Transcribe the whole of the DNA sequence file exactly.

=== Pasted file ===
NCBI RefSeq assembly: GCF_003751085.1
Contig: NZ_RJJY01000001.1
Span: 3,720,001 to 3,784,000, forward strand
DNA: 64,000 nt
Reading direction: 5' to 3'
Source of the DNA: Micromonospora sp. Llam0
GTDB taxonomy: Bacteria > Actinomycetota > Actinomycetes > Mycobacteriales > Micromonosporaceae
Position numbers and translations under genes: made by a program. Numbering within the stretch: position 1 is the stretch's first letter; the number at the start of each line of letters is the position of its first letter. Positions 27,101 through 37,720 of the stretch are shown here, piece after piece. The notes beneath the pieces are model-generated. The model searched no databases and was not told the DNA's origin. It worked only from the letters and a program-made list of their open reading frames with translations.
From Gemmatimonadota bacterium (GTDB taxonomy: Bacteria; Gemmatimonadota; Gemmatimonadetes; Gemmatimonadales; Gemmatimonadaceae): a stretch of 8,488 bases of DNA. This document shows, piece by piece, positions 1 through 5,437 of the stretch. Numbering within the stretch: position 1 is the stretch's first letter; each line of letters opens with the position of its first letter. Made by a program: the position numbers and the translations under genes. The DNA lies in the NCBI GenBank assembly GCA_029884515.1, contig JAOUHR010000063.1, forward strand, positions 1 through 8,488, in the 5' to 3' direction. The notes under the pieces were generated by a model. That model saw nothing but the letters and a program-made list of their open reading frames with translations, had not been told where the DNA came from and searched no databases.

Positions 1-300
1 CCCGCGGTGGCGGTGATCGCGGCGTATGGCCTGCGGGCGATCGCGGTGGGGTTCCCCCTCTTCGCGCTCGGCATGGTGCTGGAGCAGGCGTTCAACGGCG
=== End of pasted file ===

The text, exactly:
NCBI RefSeq assembly: GCF_003751085.1
Contig: NZ_RJJY01000001.1
Span: 3,720,001 to 3,784,000, forward strand
DNA: 64,000 nt
Reading direction: 5' to 3'
Source of the DNA: Micromonospora sp. Llam0
GTDB taxonomy: Bacteria > Actinomycetota > Actinomycetes > Mycobacteriales > Micromonosporaceae
Position numbers and translations under genes: made by a program. Numbering within the stretch: position 1 is the stretch's first letter; the number at the start of each line of letters is the position of its first letter. Positions 27,101 through 37,720 of the stretch are shown here, piece after piece. The notes beneath the pieces are model-generated. The model searched no databases and was not told the DNA's origin. It worked only from the letters and a program-made list of their open reading frames with translations.
From Gemmatimonadota bacterium (GTDB taxonomy: Bacteria; Gemmatimonadota; Gemmatimonadetes; Gemmatimonadales; Gemmatimonadaceae): a stretch of 8,488 bases of DNA. This document shows, piece by piece, positions 1 through 5,437 of the stretch. Numbering within the stretch: position 1 is the stretch's first letter; each line of letters opens with the position of its first letter. Made by a program: the position numbers and the translations under genes. The DNA lies in the NCBI GenBank assembly GCA_029884515.1, contig JAOUHR010000063.1, forward strand, positions 1 through 8,488, in the 5' to 3' direction. The notes under the pieces were generated by a model. That model saw nothing but the letters and a program-made list of their open reading frames with translations, had not been told where the DNA came from and searched no databases.

Positions 1-300
1 CCCGCGGTGGCGGTGATCGCGGCGTATGGCCTGCGGGCGATCGCGGTGGGGTTCCCCCTCTTCGCGCTCGGCATGGTGCTGGAGCAGGCGTTCAACGGCG